My first writing teacher rarely gave any practical advice. Instead he would offer gnomic (and ultimately useful) adages like: “The work is the prize,” and “Look for the gifts you’ve given yourself.” He never talked about the publishing world. In his view, it was best to pretend that agents and editors didn’t really exist, especially while drafting.
But there was one instance when my teacher did address the nitty-gritty of publishing a book. It had to do with titles. “Never tell them your favorite title,” he said. “Give them a mediocre title and then wait for them to reject it. Then give them the title you really wanted all along.”
I remembered his words when I submitted my novel manuscript, but I did not take his advice. I didn’t think it applied to my situation. I liked my title— Count It All Joy— but would never call it a favorite, and I told myself I wouldn’t mind if it had to be changed. Of course, when the time came to change it, I did mind.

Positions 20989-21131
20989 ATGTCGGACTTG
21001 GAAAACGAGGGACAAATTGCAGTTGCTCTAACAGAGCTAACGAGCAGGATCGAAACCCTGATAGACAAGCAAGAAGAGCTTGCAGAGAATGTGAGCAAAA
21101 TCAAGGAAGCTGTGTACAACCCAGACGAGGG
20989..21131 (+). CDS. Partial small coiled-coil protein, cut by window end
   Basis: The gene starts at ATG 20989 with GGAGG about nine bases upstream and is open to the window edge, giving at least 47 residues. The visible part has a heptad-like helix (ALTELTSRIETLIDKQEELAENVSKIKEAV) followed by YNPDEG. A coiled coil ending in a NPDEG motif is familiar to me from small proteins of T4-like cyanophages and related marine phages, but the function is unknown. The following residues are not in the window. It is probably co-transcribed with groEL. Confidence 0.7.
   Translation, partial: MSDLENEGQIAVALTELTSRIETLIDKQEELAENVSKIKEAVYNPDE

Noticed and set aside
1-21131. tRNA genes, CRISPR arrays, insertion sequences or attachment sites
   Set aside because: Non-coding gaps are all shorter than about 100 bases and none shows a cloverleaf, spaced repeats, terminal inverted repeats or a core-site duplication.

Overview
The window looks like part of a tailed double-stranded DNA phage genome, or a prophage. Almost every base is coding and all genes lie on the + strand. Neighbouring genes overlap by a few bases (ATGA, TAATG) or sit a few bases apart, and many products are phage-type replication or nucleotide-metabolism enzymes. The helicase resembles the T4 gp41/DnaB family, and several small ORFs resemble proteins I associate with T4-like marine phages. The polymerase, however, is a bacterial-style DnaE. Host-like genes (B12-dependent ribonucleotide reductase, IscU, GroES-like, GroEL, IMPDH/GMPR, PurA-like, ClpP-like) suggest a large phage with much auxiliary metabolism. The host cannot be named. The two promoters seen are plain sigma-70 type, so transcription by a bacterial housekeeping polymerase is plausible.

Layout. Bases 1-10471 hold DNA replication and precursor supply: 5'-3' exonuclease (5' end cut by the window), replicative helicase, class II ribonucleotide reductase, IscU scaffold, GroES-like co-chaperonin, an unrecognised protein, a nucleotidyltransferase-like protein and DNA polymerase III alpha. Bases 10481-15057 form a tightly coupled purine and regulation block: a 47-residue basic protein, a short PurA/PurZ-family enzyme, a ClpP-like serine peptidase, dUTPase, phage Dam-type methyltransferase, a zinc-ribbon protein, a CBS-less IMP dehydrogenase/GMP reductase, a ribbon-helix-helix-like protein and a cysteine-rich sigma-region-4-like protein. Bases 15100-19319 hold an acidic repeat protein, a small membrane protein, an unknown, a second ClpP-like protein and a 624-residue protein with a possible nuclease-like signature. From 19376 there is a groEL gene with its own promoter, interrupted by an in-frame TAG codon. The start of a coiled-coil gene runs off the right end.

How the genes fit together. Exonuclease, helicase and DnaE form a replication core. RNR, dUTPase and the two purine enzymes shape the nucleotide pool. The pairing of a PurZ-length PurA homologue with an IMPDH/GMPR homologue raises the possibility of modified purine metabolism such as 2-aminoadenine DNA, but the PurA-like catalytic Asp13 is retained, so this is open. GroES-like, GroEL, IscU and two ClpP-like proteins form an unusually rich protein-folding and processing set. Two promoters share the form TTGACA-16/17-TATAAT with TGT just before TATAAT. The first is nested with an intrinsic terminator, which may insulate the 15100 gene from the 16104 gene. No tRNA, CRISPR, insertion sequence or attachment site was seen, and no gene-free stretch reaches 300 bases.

In general, when I start writing, I don’t have a strong feeling about how to title my work. I usually wait to see what arises naturally, and in the meantime, I use a generic working title. For some short stories, the working title becomes so strongly associated with the piece that I have trouble remembering the real title. One story went by the working title “The Red Car,” and even though its eventual title, “Brood X,” is much more unique and meaningful, in my mind it will always be “The Red Car Story.” A similar thing happened with my first published short story, “Fox Deceived.” I love that title—it truly is a favorite—but I always end up referring to it by its working title, “The Strawberry Story.” The odd thing is that my friends and family who have read that story refer to it that way, too, even though they are unaware of its working title. That story is like a carefully named child who ends up going by an accidental nickname well into adulthood.